After a successful career on the BMW management board and as head of the Linde Group, an industrial gas producer, Wolfgang Reitzle was probably hoping for a quieter life when he took the role of chairman at the merged cement giant, LafargeHolcim.
But now Mr. Reitzle has found himself in the middle of a crisis management situation as the billion-euro merger of the two largest producers of building materials teeters dangerously on the edge.
A key shareholder of Switzerland-based Holcim, whose performance has perked up since the merger was announced last April, is protesting details of the deal. According to the Zurich-based newspaper Sonntagszeitung, Swiss industrialist Thomas Schmidheiny, Holcim’s majority shareholder with 20 percent, is demanding the deal be sweetened for Holcim owners.
A spokesperson for Mr. Schmidheiny didn’t deny the report, saying simply, “The industrial logic of the merger is undisputed.” Holcim responded with a cryptic message that the company “had taken note of the reactions of a certain Holcim stockholder.” Meanwhile, Lafarge made no comment.
A change in the conversion rate is considered unlikely, which would mean the merger agreement must be renegotiated.
Sources close to Holcim and Lafarge say that options are being explored to make the highly complex merger, which is primarily designed to reduce costs at both firms, more palatable to Holcim owners. The simplest solution would be to pay a special dividend.
The merger between Holcim and Paris-based Lafarge will create the world’s largest cement producer with annual joint sales of about €30 billion ($32.3 billion). The deal is structured as a 1:1 share exchange, which would give Holcim owners 53 percent of the merged group and Lafarge stockholders 47 percent.
The problem is that in the year since the merger was announced Holcim’s business has done better than Lafarge’s, especially in the fourth quarter, allowing Holcim to increase its pre-tax margin by 0.9 points to 20.7 percent. Lafarge’s margin, in contrast, fell almost 11 points to 14 percent.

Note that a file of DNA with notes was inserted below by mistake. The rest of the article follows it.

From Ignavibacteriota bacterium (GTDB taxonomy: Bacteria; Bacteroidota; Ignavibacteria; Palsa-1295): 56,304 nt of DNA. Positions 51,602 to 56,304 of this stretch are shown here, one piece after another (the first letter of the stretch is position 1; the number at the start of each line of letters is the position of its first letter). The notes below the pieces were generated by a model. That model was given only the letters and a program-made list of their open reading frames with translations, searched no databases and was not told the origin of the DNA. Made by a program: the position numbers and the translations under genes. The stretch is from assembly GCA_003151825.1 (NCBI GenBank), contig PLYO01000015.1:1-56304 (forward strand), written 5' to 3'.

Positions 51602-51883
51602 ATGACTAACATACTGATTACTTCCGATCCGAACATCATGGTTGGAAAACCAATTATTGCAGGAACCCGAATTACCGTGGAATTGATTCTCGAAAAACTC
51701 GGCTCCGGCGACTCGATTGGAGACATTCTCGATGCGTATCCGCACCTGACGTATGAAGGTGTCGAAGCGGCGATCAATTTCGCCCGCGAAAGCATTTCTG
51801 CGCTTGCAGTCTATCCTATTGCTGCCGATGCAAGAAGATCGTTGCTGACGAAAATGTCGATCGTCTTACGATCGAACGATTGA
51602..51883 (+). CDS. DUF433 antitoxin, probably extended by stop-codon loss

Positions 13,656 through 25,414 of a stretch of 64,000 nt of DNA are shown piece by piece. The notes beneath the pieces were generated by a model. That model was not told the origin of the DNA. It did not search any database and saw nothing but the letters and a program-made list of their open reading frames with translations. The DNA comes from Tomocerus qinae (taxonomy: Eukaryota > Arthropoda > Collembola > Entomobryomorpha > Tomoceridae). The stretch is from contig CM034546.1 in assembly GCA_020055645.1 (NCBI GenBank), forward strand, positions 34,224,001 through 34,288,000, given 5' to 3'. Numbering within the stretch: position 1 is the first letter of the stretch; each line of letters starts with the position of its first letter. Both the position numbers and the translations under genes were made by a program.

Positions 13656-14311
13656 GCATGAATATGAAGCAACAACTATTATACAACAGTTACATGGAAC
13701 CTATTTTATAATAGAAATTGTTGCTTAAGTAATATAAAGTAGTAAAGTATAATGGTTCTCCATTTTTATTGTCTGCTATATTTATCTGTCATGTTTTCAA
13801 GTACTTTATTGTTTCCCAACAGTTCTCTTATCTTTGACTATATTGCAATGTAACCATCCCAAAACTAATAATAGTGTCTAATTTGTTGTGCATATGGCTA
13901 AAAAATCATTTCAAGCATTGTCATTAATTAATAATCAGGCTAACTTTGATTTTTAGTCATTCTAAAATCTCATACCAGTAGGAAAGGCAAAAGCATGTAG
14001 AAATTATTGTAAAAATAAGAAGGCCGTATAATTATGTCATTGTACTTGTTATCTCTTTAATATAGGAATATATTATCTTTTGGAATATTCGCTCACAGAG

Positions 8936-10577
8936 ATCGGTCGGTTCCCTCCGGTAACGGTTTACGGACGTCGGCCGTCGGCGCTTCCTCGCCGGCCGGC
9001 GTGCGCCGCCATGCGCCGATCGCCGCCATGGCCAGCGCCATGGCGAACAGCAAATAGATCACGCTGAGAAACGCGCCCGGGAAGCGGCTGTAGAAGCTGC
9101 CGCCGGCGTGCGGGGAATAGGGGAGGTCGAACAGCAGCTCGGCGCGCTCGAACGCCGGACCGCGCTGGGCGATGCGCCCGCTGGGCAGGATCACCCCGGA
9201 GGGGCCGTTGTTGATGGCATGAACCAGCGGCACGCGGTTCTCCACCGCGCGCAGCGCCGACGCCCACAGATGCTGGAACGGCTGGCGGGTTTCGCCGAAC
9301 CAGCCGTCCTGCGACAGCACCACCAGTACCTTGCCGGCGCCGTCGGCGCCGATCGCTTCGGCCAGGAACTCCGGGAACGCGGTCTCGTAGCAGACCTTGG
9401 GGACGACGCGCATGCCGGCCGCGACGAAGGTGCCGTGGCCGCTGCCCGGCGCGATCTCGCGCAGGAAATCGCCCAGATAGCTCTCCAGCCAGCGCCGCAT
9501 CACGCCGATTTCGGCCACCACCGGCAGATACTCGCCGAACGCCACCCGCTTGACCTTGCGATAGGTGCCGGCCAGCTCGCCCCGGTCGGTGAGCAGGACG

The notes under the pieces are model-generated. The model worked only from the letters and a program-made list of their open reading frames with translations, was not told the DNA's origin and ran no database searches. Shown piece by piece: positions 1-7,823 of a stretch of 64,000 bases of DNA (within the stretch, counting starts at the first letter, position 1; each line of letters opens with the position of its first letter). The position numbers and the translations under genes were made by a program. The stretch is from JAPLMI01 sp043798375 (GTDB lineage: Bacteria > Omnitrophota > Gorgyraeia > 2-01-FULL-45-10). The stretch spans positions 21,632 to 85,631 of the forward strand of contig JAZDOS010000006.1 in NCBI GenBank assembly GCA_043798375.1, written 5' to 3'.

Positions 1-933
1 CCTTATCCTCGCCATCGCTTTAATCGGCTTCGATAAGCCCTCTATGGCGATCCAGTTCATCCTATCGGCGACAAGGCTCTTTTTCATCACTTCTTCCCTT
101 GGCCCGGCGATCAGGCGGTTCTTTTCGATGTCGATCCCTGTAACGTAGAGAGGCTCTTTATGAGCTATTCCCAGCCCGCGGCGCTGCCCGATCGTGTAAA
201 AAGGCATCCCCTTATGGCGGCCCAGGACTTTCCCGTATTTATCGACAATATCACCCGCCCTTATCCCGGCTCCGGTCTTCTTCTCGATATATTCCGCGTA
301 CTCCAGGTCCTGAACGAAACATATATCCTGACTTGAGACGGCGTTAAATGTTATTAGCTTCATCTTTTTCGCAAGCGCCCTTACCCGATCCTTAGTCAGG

“Holcim lately has been showing a better operative performance,” says Rocchino Contangelo, a fund manager at Zurich-based Swisscanto, which owns around 0.2 percent of Holcim’s outstanding shares. “The Holcim shareholders are supposed to be compensated for that.”
At the moment, the Holcim share price is about seven percent higher than Lafarge. “Thus, the market rate reflects a conversion ratio of 55 to 45,” say analysts at Zürcher Kantonalbank. Mr. Contangelo also considers this an equitable balance.
Sources in Swiss financial circles say the second-largest Holcim shareholder, Russian Eurocement Holding, which holds just under 11 percent, is also demanding improvements to the merger deal. Eurocement refused to comment.
Mr. Reitzle, already chairman of Holcim, now must try to keep his shareholders on board and on track to approve the merger in late April or early May. Yet without changes to the deal, the necessary two-thirds majority appears to be in danger.
A change in the conversion rate is considered unlikely, which would mean the merger agreement must be renegotiated, something a source close to the proceedings called “opening up Pandora’s box.”
“A special dividend appears to me to be the most elegant option to balance out the difference in value,” said Mr. Contangelo. Currently, Holcim is worth about €4 billion ($4.3 billion) more on the market than Lafarge.
Investors are betting Mr. Reitzle won’t disappoint Holcim shareholders. Holcim shares were the day’s winner in the Swiss Market Index on Monday. Lafarge shares, on the other hand, fell.
The author is Handelsblatt’s Switzerland correspondent. To contact the author: email@example.com